He says Gratitude allows us to celebrate the present. It magnifies positive emotions. Research on emotion shows that positive emotions wear off quickly. Our emotional systems like newness. They like novelty. They like change. We adapt to positive life circumstances so that before too long, the new car, the new spouse, the new house—they don’t feel so new and exciting anymore.

But gratitude makes us appreciate the value of something, and when we appreciate the value of something, we extract more benefits from it; we’re less likely to take it for granted.

In effect, He says gratitude allows us to participate more in life. We notice the positives more, and that magnifies the pleasures you get from life. Instead of adapting to goodness, we celebrate goodness.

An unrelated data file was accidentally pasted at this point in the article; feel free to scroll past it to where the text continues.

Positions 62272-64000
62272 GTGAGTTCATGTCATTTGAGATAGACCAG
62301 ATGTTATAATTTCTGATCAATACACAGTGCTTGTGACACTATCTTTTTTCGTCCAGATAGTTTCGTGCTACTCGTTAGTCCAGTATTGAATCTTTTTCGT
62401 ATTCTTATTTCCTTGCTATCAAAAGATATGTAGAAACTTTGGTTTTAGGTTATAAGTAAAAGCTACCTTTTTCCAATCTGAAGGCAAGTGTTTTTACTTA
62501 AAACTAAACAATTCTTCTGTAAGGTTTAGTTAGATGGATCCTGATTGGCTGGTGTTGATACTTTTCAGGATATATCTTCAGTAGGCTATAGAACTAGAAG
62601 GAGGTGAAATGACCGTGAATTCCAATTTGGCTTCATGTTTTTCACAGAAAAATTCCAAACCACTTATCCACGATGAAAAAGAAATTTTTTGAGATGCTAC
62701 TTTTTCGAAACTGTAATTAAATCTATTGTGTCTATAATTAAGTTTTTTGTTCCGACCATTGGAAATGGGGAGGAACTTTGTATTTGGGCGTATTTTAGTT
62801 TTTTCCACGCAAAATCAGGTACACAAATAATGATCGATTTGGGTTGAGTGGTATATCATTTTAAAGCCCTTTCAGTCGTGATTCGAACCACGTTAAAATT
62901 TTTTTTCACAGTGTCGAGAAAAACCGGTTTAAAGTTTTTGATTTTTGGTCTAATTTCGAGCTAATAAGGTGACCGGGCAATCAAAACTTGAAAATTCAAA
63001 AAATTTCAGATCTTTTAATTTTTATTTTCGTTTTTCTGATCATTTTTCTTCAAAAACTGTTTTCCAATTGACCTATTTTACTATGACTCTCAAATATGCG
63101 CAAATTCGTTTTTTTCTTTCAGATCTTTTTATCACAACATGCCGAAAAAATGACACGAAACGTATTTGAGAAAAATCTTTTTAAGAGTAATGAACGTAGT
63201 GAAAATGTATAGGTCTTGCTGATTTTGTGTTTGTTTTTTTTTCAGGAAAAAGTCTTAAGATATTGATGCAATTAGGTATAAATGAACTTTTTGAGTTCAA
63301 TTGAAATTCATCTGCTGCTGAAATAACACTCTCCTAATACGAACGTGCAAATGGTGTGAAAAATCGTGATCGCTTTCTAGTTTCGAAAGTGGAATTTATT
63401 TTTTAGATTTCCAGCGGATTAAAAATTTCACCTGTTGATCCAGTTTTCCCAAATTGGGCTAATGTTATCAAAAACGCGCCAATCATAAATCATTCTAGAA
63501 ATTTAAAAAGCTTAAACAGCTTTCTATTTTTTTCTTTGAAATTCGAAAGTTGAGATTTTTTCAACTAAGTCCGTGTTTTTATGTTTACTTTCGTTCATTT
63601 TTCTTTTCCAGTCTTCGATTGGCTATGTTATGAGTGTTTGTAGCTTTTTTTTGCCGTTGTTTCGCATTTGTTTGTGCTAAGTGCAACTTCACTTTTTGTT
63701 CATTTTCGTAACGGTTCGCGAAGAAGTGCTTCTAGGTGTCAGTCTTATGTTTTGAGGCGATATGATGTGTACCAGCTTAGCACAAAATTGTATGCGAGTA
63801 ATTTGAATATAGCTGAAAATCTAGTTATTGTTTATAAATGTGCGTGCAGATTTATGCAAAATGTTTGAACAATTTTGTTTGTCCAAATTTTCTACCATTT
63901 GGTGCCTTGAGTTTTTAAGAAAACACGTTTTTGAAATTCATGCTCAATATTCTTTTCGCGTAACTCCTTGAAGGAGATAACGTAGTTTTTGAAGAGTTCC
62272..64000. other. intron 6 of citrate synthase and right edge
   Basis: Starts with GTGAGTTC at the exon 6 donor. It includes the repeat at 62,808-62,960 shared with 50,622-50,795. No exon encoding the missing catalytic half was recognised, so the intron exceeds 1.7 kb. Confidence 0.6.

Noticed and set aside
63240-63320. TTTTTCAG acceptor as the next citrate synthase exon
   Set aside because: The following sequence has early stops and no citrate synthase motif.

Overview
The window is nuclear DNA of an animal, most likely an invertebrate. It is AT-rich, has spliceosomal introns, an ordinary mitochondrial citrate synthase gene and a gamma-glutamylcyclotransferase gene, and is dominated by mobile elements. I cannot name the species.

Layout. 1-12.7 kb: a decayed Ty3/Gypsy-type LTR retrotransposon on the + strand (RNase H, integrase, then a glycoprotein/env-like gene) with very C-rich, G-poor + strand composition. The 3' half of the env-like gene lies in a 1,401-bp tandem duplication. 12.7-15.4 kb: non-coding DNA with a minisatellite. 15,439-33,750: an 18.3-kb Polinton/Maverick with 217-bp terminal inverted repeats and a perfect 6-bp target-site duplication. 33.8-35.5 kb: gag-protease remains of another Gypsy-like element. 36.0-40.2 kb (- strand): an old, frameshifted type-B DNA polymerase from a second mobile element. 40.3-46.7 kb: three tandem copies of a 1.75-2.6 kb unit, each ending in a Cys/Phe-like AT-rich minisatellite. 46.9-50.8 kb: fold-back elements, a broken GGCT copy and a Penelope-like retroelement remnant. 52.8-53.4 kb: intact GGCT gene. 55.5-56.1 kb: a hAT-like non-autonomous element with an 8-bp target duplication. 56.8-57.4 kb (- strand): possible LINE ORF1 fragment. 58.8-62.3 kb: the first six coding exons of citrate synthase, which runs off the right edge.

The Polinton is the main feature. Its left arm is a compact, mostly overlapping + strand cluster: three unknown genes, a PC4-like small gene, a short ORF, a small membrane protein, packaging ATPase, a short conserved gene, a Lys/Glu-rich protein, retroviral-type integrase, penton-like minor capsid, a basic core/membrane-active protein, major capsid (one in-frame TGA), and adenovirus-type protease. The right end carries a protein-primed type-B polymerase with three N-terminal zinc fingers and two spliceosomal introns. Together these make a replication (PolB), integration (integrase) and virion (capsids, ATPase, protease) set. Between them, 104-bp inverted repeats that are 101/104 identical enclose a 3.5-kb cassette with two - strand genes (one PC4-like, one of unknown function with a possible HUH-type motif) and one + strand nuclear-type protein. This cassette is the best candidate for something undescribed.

Dr. Emmons also says Gratitude blocks toxic, negative emotions, such as envy, resentment, regret—emotions that can destroy our happiness. There’s even recent evidence, including a 2008 study by psychologist Alex Wood in the Journal of Research in Personality, showing that gratitude can reduce the frequency and duration of episodes of depression.

This makes sense: You cannot feel envious and grateful at the same time. They’re incompatible feelings. If you’re grateful, you can’t resent someone for having something that you don’t. Research he’s done suggests that people who have high levels of gratitude have low levels of resentment and envy.